The moose is symbolic of Maine’s northern forests as officially attested by its adoption as Maine’s state animal and its appearance on the state seal. With its thickset body, short neck and inordinately long legs and head, it is spectacular, but surely not the most beautiful animal in the forest. But when you see it roam the boggy places, the tangled undergrowth, or the deep snow, you realize how wonderfully adapted the animal is to its environment.
The moose is the largest antlered animal in North America and the largest member of the deer family in the world. A large male, or bull, may be as long as 10 feet, 7 feet tall at the shoulder, and weigh three-quarters of a ton. No lightweight herself, a large cow may weigh nearly a half ton. Only the bulls have antlers, and they are usually palmated, up to 6 feet across the widest spread, and can weigh hundreds of pounds.
In North America, they are found from coast to coast, from the Arctic tundra south into the northern United States. They are distributed statewide in Maine but are most abundant in northern, western and eastern counties, where the climate, habitat conditions, and relatively low deer populations are favorable for moose. Click HERE to see some photos of moose.
Observing these animals in their natural habitat has become a popular activity for many people, and is locally important to the tourism economy. It’s an enjoyable leisure pastime, and one requiring no special equipment. Even serious moose watchers use only a pair of binoculars, and maybe a camera and a canoe.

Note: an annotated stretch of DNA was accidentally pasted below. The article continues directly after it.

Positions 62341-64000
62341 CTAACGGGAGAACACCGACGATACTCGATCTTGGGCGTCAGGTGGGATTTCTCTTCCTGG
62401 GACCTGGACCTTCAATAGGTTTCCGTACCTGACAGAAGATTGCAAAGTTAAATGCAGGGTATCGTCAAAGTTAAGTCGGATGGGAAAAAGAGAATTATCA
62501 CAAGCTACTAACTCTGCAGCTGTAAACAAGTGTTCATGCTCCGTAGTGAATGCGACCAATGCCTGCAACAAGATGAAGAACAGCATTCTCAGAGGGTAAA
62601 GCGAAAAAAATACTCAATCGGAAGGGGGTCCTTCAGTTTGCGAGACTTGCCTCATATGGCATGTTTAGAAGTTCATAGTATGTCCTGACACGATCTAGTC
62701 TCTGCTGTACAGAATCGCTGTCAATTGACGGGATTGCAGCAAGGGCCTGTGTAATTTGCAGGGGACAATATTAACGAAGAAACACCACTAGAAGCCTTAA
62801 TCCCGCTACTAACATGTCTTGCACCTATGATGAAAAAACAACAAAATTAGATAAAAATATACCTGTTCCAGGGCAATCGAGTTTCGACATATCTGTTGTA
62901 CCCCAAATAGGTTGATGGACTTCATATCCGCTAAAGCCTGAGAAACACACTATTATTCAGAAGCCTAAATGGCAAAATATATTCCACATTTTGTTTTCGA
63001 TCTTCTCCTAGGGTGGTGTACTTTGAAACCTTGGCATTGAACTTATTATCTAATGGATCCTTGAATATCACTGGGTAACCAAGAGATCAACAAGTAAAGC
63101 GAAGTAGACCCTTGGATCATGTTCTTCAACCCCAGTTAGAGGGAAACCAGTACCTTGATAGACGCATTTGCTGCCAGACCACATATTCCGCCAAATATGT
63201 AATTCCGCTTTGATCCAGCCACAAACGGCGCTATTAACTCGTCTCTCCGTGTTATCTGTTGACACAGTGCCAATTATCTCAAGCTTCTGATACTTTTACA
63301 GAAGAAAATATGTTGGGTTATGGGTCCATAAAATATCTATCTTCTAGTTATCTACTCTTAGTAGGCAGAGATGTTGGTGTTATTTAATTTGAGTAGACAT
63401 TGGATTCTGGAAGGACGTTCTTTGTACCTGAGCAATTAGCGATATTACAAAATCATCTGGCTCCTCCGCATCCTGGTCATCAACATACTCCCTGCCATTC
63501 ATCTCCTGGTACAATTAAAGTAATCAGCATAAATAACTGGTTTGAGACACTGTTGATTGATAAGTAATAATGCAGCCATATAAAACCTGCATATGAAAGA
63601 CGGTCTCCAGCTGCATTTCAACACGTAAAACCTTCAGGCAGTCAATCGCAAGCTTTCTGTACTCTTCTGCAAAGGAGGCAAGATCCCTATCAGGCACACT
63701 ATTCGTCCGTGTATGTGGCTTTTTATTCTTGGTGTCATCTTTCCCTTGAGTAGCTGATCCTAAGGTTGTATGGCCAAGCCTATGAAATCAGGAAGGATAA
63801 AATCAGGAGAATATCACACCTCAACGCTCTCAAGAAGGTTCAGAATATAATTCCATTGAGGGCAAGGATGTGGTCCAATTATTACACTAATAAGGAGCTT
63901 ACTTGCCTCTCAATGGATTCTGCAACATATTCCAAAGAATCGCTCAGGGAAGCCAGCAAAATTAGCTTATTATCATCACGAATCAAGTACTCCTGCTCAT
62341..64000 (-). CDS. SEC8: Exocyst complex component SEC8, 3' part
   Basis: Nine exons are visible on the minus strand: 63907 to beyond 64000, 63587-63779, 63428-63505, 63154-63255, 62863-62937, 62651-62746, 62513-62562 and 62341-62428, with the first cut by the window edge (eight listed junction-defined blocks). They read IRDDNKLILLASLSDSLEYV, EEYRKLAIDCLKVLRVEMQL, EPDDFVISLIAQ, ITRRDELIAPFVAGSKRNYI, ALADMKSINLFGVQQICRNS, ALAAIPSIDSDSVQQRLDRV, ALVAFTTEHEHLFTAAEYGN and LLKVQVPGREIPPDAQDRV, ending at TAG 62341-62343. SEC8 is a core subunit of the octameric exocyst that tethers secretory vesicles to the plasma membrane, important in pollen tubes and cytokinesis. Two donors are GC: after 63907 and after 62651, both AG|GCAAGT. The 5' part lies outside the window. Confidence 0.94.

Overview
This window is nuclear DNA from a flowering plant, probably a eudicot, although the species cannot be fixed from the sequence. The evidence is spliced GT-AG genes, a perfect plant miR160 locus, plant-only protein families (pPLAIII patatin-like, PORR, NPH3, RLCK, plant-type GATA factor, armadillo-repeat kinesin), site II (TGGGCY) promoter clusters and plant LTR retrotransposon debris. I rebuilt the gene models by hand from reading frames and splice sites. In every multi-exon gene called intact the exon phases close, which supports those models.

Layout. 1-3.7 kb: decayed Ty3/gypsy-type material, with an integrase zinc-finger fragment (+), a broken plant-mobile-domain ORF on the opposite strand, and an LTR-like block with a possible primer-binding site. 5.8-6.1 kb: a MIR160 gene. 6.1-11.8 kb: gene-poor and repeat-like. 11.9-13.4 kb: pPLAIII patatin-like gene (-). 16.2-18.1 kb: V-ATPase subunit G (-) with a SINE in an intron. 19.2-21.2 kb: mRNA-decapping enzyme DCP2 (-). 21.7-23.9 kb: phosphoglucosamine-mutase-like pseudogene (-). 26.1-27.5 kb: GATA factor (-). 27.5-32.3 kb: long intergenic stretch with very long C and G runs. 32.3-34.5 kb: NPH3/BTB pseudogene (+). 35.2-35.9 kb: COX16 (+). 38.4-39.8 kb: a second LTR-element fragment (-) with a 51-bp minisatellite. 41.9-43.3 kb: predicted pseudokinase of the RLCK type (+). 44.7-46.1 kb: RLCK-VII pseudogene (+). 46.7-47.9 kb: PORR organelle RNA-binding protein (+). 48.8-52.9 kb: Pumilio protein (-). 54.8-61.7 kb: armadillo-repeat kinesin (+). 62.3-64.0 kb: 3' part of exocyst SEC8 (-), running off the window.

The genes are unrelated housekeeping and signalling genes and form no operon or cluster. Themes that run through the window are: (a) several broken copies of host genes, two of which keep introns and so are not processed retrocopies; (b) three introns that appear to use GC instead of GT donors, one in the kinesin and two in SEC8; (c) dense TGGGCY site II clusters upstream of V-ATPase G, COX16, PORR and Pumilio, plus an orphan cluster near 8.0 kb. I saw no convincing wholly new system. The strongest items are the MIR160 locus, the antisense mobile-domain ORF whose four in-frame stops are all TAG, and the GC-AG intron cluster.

The best period for watching them is late spring to midsummer when the animals are likely to be seen in shallow ponds or in and around roads. A common belief is that they seek the water at this time for relief from the heat and flies, but new research suggests that the real reason is their need for sodium, depleted from their bodies after the long winter. Biologists say aquatic plants fulfill that sodium “hunger” much better than other moose foods. Their sodium craving also attracts these animals to roadsides, where they find salt accumulated from winter spreading on the roads.
The period from late August to mid-September is another good time for a sighting at the ponds-particularly cows with their calves. At other times, they are wherever you find them. This can include anywhere from the deep woods to downtown areas, where an occasional stray may wander. Do you wonder what a moose sounds like or how to make a rustic moose call? Click HERE.
A few words of caution are in order…
- While not considered dangerous, they should not be startled or approached too closely on land or in the water. Cows are often very protective of young calves; and during the mating season, in late September and early October, the bulls can be aggressive.
- Be constantly alert when driving in moose country. Hundreds of the animals and several people are killed each year in moose/vehicle accidents.
Maine Moose Facts…
- In Maine, one of the easiest ways to see one is to simply ride on RT 15 between Greenville and Rockwood at sunset during the summer months. The back road from Greenville to Shirley is also a good road for moose watching. There are several boggy areas along the roadside which are frequented by the animals.
- Current estimates place Maine’s moose population at about 25,000.
- Moose breeding, the rut, is in late September and early October. Bulls over the age of 4 are dominant breeders. Cows may have their first offspring at 1 1/2 to 2 1/2 years of age. The first birth of a cow is usually a single calf and twins are common in older cows. The calves, born in May or June, weigh about 30 pounds and stay with their mother through the first winter.
- Most Maine moose are younger than 14 years and a real old one might reach 20.
- In late spring and early summer, moose often look “scruffy” because they are shedding their winter coats and sometimes rubbing places itchy from ticks.
Jackman area: Route 201 from Bingham to the Quebec border.
- Moosehead Lake Region: All around the lake.
- Millinocket area and Baxter State Park
- Aroostook County: Along Route 11